WASHINGTON - A former congressional aide pleaded guilty yesterday to accepting tens of thousands of dollars in gifts from lobbyist Jack Abramoff in an influence-peddling scandal that has touched the White House, the Interior Department, and members of Congress.
Mark Zachares was the 11th person convicted in the Justice Department probe. He admitted engaging in official acts on Abramoff's behalf while working for Rep. Don Young (R., Alaska), who chaired the Transportation and Infrastructure Committee.
Abramoff helped Zachares obtain his committee post. Zachares left Young's staff in 2005. Young's office declined to comment yesterday.
Zachares faces up to five years in prison, but under sentencing guidelines will probably face two years or less.- AP
WASHINGTON - The blood clot found last month in Vice President Cheney's left leg is slowly getting smaller, according to doctors who checked his leg yesterday and gave him an upbeat report, Cheney spokeswoman Megan McGinn said.
Cheney was taken to his doctor's office for an ultrasound of the clot, which is called a deep venous thrombosis, then he returned to the White House to resume his normal schedule, McGinn said. The ultrasound "showed that the clot is gradually resolving," she said. "His blood-thinning medication was found to be in the desired range." Doctors advised that Cheney, 66, continue with the medication, she said.- AP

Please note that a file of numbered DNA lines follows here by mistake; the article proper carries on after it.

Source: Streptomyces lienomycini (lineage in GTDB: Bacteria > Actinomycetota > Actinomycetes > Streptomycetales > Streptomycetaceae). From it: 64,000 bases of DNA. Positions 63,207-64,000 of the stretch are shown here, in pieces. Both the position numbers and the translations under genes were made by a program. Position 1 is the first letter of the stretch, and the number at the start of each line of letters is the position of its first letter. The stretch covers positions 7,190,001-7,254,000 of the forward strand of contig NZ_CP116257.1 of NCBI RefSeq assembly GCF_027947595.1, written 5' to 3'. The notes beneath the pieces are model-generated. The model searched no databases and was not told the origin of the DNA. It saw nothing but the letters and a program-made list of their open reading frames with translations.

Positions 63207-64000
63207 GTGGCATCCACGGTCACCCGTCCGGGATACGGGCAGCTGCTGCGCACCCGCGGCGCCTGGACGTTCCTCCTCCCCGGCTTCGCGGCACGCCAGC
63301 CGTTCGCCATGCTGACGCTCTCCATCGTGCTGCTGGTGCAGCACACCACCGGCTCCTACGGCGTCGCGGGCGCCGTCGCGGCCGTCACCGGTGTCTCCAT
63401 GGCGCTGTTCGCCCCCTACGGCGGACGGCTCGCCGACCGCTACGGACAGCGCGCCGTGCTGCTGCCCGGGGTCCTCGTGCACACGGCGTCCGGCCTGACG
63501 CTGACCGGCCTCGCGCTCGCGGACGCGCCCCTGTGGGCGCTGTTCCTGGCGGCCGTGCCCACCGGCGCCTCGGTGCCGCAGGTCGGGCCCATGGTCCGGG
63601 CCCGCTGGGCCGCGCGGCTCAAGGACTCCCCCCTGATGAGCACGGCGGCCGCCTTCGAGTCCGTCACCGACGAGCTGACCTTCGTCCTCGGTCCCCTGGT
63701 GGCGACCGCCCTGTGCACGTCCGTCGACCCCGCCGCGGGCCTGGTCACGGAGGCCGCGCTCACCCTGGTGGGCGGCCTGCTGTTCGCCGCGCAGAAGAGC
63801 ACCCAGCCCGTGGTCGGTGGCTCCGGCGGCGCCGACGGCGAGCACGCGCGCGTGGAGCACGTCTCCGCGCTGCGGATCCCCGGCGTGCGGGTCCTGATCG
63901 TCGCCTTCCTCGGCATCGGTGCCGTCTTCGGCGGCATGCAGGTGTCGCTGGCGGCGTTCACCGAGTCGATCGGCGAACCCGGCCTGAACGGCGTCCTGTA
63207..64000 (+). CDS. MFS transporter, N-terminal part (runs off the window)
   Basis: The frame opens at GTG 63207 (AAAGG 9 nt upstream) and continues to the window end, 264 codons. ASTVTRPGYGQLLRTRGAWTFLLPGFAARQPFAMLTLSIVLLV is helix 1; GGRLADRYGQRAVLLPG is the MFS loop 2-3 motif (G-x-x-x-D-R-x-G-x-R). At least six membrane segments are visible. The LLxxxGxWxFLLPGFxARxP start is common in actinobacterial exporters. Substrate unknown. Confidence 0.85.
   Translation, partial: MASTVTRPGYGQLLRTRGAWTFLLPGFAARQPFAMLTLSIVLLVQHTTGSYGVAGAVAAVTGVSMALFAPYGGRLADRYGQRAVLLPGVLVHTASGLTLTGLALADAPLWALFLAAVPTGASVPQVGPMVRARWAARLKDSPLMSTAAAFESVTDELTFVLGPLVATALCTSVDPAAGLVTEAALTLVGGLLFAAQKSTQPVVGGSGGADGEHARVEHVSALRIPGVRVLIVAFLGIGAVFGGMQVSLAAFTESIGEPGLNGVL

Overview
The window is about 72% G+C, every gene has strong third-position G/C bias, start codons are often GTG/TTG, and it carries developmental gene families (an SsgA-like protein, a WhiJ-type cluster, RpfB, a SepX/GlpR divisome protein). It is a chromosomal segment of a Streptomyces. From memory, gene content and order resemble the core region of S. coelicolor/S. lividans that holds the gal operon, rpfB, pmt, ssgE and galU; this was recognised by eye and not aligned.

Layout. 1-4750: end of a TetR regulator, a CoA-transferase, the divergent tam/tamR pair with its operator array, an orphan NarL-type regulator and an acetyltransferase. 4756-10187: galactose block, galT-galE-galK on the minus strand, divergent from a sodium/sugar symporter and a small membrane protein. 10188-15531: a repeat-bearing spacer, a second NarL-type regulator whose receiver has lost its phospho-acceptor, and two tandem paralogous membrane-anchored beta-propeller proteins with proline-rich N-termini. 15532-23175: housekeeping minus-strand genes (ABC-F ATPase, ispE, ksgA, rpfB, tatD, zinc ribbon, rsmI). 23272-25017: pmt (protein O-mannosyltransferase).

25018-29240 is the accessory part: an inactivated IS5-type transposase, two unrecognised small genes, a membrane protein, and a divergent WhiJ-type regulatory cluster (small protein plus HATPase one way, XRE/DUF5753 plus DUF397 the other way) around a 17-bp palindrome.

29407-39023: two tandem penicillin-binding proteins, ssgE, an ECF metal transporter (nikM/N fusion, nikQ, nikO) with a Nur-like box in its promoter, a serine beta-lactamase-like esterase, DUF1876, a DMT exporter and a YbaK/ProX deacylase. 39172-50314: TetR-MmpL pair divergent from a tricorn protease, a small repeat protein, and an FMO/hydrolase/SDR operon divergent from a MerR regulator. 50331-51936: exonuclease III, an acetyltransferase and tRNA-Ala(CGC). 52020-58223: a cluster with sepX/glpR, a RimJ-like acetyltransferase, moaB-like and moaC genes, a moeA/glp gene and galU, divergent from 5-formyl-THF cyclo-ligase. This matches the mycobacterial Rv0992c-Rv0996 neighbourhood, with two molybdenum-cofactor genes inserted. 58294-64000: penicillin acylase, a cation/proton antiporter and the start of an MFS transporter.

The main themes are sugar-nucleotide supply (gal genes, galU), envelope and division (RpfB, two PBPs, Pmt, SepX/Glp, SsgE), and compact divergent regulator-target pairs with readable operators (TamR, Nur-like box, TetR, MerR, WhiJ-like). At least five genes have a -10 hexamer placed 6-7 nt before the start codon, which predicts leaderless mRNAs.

NEW CASTLE, Ind. - Inmates staged a two-hour riot yesterday at a medium-security men's prison, injuring two staff members and setting fires in a courtyard.
The riot at the New Castle Correctional Facility, about 43 miles east of Indianapolis, began after a group of inmates took off their shirts in a recreation area in defiance of staff orders to keep them on, Correction Commissioner J. David Donahue said.
Corrections officials sent emergency squads and county and state police to the prison. New Castle Mayor Tom Nipp said the entire city police force also had been activated. No inmates escaped, Indiana State Police Sgt. Rod Russell said. - AP
Alabama's state House and Senate approved separate resolutions yesterday apologizing for slavery. Neither resolution will become official unless approved by the other chamber and signed by the governor.
American Indian women are more than twice as likely to be raped as other U.S. women, and the suspects often go free because of confusing police jurisdictions and a lack of nurses, Amnesty International reported.